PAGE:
Falls are the leading cause of injury-related visits to U.S. emergency departments and the primary etiology of accidental deaths in persons over the age of 65 years1. Interventions such as physical therapy, adjusting medications, or behavior changes can reduce the elderly fall rate2. Fall risk determination is needed to identify who may benefit from interventions. Changes in fall risk may occur suddenly or gradually, and are more likely to become apparent in the home environment as an individual goes about their normal activities of daily living (ADLs) rather than during a limited and periodic care provider assessment. Consequently, a continuous, all-in-one system that would monitor elderly individuals in the home for signs they are becoming more susceptible to falls is needed to reduce falls in the elderly. To be effective, the monitoring device must be non-intrusive and socially acceptable. The long-term goal of this project is to [extend an existing non-intrusive, commercially available monitoring system capable of location tracking, physiologic monitoring, and alerting to also assess fall risk in real time;the system would consider factors such as frequent bathroom use, fitful sleep and changes in gait characteristics]. The monitor for the proposed research has a watch form factor, is worn at the wrist, and has demonstrated high acceptance rates by elderly users. Research has shown that abnormal gait is indicative of fall risk, leading to the use of a variety of measurements of gait in fall risk determinations. To analyze gait from data gathered during ADLs, it is necessary to differentiate periods of walking, which can then be analyzed for abnormal characteristics. The purpose of this Phase I proposal is to test the [feasibility of using tri-axial acceleration data gathered from a commercially available wrist monitor to recognize periods of walking. Walking data can then be used in conjunction with other system data to] make inferences about changes in fall risk. Thirty elderly (aged 65 and over), ambulatory volunteers residing in an independent living facility will be recruited. The volunteers will be asked to engage in normal ADLs while being monitored over a 4-hour time period. During the study, volunteers will be videotaped, monitored using the wrist device, and monitored using a body-area sensor network technology developed at the University of Virginia.
The specific aims of this project will be to: 1) determine if it is feasible to distinguish between periods of walking and other ADLs using the presence of frequencies generally associated with walking in wrist- gathered acceleration data as the differentiator, 2) determine whether individuals typically demonstrate a narrower range of walking frequencies than that suggested for the entire population, and 3) determine if it is feasible to use machine learning and time-series techniques to distinguish between periods of walking and other ADLs using characteristics learned from walking and non-walking data.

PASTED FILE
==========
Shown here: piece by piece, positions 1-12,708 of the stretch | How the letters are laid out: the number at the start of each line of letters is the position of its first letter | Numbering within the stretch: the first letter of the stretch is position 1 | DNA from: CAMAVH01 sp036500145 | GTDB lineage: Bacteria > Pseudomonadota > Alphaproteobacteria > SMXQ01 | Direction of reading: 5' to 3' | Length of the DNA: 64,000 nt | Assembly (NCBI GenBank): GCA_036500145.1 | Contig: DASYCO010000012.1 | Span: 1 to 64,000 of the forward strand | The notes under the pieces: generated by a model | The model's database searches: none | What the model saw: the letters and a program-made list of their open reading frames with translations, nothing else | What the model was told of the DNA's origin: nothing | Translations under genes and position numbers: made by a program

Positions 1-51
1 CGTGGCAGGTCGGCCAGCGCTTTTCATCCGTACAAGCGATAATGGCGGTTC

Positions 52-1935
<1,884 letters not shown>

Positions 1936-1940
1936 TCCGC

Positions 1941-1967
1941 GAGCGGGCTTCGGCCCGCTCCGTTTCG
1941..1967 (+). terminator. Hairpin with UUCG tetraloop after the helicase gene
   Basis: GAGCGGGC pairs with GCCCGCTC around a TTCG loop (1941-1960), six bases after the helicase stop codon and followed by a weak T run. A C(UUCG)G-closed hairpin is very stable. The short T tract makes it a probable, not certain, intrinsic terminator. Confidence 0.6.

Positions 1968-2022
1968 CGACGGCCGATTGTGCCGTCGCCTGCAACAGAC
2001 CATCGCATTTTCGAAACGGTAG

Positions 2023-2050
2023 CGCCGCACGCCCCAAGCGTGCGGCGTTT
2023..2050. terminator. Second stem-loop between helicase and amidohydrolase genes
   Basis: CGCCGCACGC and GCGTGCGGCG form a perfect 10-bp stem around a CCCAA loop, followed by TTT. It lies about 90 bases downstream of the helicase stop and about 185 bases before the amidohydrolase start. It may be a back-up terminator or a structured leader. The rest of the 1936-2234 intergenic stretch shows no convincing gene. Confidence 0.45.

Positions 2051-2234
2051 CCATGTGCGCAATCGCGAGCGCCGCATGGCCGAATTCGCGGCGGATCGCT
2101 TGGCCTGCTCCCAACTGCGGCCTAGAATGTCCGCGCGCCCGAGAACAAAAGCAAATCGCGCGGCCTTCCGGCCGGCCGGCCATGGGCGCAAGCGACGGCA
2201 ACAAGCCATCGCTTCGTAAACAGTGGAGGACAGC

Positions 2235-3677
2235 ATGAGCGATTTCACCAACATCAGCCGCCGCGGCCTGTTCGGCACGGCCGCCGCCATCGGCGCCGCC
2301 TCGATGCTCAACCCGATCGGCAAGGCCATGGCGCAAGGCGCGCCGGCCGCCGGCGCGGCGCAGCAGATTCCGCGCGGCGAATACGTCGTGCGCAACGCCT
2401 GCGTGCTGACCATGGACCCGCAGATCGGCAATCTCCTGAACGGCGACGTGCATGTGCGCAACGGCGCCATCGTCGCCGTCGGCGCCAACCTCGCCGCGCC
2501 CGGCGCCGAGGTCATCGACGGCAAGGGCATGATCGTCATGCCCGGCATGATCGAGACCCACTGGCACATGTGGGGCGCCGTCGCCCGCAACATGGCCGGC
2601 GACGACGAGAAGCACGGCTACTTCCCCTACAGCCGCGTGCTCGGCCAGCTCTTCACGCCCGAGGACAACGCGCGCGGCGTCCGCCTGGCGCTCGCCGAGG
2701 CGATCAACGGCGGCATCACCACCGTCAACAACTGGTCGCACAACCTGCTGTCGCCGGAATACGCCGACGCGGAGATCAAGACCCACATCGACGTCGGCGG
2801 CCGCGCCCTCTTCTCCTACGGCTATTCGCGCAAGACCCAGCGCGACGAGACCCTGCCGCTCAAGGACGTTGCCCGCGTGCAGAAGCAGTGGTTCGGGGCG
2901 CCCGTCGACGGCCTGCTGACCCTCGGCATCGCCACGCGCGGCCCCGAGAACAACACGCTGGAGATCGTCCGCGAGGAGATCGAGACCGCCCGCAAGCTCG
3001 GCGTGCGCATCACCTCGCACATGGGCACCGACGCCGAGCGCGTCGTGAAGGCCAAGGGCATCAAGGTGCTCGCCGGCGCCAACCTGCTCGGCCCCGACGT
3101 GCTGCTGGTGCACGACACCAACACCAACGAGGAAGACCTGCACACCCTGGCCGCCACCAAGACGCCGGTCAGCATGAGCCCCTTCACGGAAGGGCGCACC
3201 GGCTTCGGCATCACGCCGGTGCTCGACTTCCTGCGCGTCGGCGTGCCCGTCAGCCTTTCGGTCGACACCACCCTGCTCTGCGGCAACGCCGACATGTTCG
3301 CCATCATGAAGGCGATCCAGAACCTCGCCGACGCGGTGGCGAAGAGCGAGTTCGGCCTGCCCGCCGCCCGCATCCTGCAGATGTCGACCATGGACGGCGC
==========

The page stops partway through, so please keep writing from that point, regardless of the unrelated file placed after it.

Falls are the leading cause of injury-related visits to emergency departments in the United States and the primary cause of accidental deaths in persons over age 651. In order to reduce the number of falls, a continuous, non-intrusive, convenient monitoring system in an acceptable form factor which will monitor elderly individuals in their home environment for signs they are becoming more susceptible to falls needs to be developed. The long-term goal of this project is to develop such a system;the proposed project would take the necessary step of identifying and differentiating between walking and other normal activities [so that data gathered during walking can be used to recognize changes in stability for an individual, and then can be used in conjunction with other system data already being automatically collected in real-time to recognize an increased probability of falling both during walking or other activities.]
|Makelarski, Jennifer A; Lindau, Stacy Tessler; Fabbre, Vanessa D et al. (2013) Are your asset data as good as you think? Conducting a comprehensive census of built assets to improve urban population health. J Urban Health 90:586-601|
|Lindau, Stacy Tessler; James, Ramona; Makelarski, Jennifer A et al. (2012) Comments From the South Side of Chicago on New Haven's Inspiring Initiative. Am J Public Health 102:e3-4; author reply e4-5|